[shakes head] That was all I was told, I had no other information – they were satisfactory at the time but it's now between satisfactory and good – I don’t know anything else as to… what the effects were but Dr [name] she doesn’t seem concerned now.
 
 

Joanne doesn’t know exactly what level her kidney function is at, and whenever she asks for her test results she is just told they are ‘satisfactory’.

Joanne doesn’t know exactly what level her kidney function is at, and whenever she asks for her test results she is just told they are ‘satisfactory’.

Age at interview: 50
Sex: Female
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And over the phone they would just say, the receptionist would say, "They're fine.” “There's nothing to worry about; are satisfactory," are normally what they say. If there's anything else they would say , "There's a little note on here, you need to come and see a doctor about this," but normally they just…the receptionist says, "Yes they're satisfactory," and that’s fine, it’s normal.

Mm and if you think over the last few years because you’ve obviously had these check-ups for quite a long time now – how often does it happen that they say, "You might need to come back and talk to a doctor?"

Rare, very rare. I had one a few months ago and that was about my kidney when a different doctor had reviewed my results than my normal one. As I say, my normal doctor was obviously…knows how my…how things have gone down but very rare. Once I'd say and that’s it.

And in terms of the language that was used to describe your decreasing kidney function can you remember how the doctor explained what was going on?

They just said, "Oh your kidney function is, has just gone down a bit and it's quite normal, it's probably your age, your age group you're now into; or it could be drugs, could be a combination of them and there's really nothing to worry about at this stage, it's quite normal. We will just monitor what's going on and if there is any further decrease then we would look at it and maybe take some action."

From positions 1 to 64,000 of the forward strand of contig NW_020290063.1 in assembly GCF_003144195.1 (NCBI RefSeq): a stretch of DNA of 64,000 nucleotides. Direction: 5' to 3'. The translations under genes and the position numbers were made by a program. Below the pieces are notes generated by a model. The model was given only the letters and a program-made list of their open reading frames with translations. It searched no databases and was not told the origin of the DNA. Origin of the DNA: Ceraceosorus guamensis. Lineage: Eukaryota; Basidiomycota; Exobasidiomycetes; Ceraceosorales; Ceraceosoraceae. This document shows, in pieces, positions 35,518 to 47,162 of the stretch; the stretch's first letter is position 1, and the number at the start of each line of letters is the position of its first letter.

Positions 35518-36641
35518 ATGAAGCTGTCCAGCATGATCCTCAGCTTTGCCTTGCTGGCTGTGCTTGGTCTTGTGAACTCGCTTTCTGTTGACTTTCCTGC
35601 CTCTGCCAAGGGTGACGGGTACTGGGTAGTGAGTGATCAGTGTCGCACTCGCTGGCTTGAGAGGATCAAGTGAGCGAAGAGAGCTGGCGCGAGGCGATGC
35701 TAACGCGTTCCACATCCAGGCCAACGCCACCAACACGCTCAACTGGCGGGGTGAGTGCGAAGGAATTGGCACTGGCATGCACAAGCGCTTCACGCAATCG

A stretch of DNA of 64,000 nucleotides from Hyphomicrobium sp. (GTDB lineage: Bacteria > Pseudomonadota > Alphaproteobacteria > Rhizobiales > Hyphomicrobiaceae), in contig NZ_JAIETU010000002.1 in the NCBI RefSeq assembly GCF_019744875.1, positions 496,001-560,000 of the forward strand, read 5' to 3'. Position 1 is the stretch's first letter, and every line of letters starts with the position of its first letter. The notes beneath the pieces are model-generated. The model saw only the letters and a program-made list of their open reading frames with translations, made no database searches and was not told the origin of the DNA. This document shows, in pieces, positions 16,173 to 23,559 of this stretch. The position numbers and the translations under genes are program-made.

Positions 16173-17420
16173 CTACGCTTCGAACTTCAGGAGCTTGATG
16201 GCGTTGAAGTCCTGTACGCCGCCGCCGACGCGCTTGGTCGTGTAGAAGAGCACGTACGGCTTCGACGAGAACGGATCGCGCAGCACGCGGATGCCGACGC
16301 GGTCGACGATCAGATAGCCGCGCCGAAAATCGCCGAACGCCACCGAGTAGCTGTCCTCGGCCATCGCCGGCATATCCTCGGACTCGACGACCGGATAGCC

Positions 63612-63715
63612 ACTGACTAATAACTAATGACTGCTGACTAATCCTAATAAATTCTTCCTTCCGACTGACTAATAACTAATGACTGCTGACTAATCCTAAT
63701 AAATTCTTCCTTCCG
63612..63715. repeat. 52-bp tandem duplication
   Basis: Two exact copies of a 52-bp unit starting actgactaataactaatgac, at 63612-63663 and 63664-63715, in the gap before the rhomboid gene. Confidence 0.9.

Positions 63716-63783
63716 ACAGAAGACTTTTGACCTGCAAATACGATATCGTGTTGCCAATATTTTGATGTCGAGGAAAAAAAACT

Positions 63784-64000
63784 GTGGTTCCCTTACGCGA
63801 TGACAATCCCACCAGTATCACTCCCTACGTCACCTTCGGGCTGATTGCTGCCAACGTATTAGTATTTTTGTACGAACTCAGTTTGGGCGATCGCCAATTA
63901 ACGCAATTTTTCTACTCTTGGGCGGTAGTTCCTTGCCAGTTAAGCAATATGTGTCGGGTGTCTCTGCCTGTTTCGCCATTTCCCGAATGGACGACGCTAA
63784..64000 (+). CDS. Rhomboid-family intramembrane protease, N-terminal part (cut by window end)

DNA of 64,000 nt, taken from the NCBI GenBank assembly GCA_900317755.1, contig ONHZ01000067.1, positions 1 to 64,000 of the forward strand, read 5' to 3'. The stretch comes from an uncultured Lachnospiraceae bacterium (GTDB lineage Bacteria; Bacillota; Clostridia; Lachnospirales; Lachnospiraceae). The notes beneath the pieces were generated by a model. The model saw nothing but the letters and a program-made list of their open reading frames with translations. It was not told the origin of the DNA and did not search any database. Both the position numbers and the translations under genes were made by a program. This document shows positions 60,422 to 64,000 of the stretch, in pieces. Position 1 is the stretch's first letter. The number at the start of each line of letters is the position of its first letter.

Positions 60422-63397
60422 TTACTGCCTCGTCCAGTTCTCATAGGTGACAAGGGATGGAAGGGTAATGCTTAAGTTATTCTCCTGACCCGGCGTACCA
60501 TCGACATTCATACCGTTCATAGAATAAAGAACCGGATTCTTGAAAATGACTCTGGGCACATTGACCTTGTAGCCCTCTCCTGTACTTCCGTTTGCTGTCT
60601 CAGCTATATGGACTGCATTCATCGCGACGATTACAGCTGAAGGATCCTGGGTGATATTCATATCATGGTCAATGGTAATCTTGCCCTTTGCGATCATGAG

So were there any values or numbers being used as part of describing was mentioned?

No I've got no idea what my kidney function is. I keep asking people and no-one's actually told me.
 
Others had been told something about their kidney impairment, either when it was first diagnosed or when discussing routine test results. For instance sometimes the term ‘chronic kidney disease - CKD’ was mentioned, and which stage theirs was, or a figure or percentage for their specific level of kidney performance (the estimated Glomerular Filtration Rate – eGFR), or the level of the waste product creatinine in their blood. Tony and Justine had been shown a graph of their changing eGFR over time. However, not many understood how many stages of CKD there were, or what the scale for the eGFR was, and what stage or level represented a problem. Mike wondered whether his kidney function had returned to normal because he had been repeatedly told that his routine test results were satisfactory. Others had been told they had blood or protein in their urine but not why that was significant.